During my 19 months on an LST in 1970 and 1971, I stood about 30 bridge watches in heavy traffic areas; most often around Tokyo because homeport was Yokosuka, but also around Hong Kong, the Sea of Japan, and Singapore. We were underway over 12 of the 19 months I was onboard and completed three extended Vietnam deployments for a very high operating tempo. Reading these articles at one time I will think, There but for the grace of God go I. Next, I will review the events and wonder, How could they be so stupid?
Maneuvering a ship even in calm waters on a clear day is an unforgiving experience. After ordering full reverse it can travel a mile or more before stopping. When ordering a course change, one can expect a ship to travel 300 yards or more in the previous direction before moving to the new course.
Fortunately, our commanding officer (CO) was an exacting task master and teacher of seafaring fundamentals. His standing orders required Officers of the Deck (OODs) to report to him our intended action for contacts approaching to five miles or less. Therefore, in high traffic areas I would often report multiple contacts several times a watch. Obviously, our CO didnt get much sleep during those nights.
His philosophy instilled in us the intension to hazard the ship in Vietnam operations, but not during peaceable transits. Most often International Rules of the Road (IRR) governed our actions. However, keeping the ship in safe waters was always paramount. IRR might require the other ship to make a course change, but if it did not do so in a timely manner by our COs estimation, then we were to make a course change placing us in a patch of ocean no one else seemed to want. By following his orders and acting with an intensity that left one exhausted after a four-hour watch, our officers just didnt get into critical situations as described above.
In general, the closest we came to other ships was during the five months we operated with an Amphibious Ready Group (ARG) from the west coast. I remember vividly how large the Iwo Jima (LPH-2) looked at a standard distance of 1,000 yards. On the U.S.S. Fitzgerald these people were making 20 knots while passing merchant ships at 650 yards to two miles. However, they experienced so little burden of anxiety they didnt even call the CO.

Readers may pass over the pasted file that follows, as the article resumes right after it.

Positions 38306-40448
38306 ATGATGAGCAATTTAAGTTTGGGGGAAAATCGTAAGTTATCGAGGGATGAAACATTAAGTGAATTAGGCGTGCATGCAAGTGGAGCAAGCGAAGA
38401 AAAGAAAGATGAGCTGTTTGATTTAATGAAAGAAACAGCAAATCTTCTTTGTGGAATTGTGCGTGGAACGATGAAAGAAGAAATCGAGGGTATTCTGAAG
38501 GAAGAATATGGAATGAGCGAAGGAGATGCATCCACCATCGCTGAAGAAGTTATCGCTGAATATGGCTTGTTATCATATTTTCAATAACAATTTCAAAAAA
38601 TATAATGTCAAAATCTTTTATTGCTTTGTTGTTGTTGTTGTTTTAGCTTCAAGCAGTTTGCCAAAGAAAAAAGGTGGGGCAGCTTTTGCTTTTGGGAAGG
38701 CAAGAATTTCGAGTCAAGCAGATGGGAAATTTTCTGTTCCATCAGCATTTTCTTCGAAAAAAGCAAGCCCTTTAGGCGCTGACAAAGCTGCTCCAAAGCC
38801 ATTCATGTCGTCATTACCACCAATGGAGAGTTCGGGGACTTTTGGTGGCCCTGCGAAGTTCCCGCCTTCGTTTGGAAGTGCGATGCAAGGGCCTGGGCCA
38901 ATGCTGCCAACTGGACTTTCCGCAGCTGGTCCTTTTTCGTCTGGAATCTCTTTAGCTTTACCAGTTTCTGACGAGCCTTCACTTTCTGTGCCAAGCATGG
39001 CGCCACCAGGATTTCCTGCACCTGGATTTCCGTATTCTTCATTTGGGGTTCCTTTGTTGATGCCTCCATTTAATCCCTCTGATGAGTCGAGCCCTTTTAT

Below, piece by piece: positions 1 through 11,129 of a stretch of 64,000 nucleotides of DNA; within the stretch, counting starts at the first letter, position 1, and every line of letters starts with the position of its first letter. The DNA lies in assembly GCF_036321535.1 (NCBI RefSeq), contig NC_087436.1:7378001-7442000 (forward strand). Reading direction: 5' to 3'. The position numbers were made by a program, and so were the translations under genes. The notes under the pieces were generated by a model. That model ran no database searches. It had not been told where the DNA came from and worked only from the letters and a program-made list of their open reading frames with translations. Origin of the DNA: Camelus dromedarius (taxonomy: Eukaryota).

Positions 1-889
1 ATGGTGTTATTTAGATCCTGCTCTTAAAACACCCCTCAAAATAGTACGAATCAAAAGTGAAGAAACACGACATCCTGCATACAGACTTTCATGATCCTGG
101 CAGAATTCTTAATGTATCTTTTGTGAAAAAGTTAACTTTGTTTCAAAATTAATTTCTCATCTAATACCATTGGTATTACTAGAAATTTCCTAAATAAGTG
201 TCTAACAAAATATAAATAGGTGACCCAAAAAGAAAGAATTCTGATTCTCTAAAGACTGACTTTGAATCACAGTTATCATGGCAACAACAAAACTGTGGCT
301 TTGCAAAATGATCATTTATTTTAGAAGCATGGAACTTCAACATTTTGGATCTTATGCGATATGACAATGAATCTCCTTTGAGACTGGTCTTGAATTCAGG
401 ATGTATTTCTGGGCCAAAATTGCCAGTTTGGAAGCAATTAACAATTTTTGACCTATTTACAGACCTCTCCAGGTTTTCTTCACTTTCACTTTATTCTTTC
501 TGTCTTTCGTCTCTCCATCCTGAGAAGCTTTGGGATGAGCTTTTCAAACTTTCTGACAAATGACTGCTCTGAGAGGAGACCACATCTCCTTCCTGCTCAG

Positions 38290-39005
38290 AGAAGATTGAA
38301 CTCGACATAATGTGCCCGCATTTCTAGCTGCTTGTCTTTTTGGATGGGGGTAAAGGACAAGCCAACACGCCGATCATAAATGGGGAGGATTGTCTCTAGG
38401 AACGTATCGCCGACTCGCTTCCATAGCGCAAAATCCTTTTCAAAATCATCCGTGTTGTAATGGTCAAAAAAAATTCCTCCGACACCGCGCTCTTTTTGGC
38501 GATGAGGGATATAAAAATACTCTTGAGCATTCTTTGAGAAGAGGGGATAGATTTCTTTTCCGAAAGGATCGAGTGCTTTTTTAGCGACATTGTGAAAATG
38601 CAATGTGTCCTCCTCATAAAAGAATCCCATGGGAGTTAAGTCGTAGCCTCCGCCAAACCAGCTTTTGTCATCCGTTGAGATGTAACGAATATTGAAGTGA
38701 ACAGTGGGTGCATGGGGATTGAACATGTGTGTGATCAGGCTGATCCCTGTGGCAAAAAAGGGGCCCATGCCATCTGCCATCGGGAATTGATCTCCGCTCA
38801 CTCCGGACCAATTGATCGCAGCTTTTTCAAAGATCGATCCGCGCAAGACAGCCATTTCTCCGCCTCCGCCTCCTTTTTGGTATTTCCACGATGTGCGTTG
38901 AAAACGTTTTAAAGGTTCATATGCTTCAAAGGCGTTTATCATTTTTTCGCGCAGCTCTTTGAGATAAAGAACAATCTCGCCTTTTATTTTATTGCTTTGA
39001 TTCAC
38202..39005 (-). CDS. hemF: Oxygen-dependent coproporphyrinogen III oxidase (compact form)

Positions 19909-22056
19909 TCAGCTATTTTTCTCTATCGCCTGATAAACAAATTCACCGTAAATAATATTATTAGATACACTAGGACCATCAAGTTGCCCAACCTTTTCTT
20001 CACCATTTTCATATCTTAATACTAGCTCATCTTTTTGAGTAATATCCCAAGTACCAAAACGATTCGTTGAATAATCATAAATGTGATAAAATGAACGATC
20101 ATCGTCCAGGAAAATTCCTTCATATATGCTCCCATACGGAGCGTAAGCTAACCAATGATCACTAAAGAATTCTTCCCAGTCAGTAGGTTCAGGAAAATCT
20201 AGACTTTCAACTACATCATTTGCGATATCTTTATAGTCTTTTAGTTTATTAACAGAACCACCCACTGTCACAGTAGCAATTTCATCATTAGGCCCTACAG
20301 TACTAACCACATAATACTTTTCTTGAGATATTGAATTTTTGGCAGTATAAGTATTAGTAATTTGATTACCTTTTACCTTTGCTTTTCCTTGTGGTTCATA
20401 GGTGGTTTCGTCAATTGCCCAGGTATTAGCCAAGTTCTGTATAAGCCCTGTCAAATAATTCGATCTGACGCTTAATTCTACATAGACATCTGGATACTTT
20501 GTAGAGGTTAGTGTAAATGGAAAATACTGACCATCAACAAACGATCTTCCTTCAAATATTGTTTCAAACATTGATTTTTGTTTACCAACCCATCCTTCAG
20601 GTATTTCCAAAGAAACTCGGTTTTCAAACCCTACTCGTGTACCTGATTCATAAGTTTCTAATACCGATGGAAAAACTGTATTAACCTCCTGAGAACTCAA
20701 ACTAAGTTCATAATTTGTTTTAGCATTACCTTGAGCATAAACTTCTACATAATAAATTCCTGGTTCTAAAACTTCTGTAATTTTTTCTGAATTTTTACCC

These USNI articles provide information for me these people on the U.S.S. Fitzgerald were never reminded to achieve basic situational awareness with a Mark I eye-ball on the bridge, or with an ordinary surface search radar in CIC. Yet why should such a reminder be necessary? I should never be able to present even antidotal evidence to support an idea that selection, qualification, and promotion look like they rely on policies of equal opportunity and affirmative action, and not absolute competence. The defense attorney for these women contends blame rests higher up the chain of command and I would agree but could never absolve these people from the consequences of their actions.
I now have little difficulty imagining satisfied 7th Fleet staff bureaucrats burnishing the resumes of their senior officers by entering the names and sex of these officers into a report to Department of Defense (DOD) about successful efforts to push diversity in the destroyer squadron to new levels. The women then get pushed into these assignments and only during the court martial proceedings do they begin to realize the gaps in their preparation as competent seafarers. They ended up being theatrical props for social engineering programs. However, they, not the DOD elites, get to live with the deaths of those sailors, who served a crash dummies for this inspired political initiative.
Here are links to other significant articles I have accumulated on the subject:
Singapore Safety Report on USS John S. McCain Aug. 21, 2017 Collision https://news.usni.org/2018/03/08/singapore-safety-report-uss-john-s-mccain-aug-21-2017-collision?utm_source=USNI+News&utm_campaign=3d90b38add-USNI_NEWS_DAILY&utm_medium=email&utm_term=0_0dd4a1450b-3d90b38add-230377553&mc_cid=3d90b38add&mc_eid=d1b7ba249a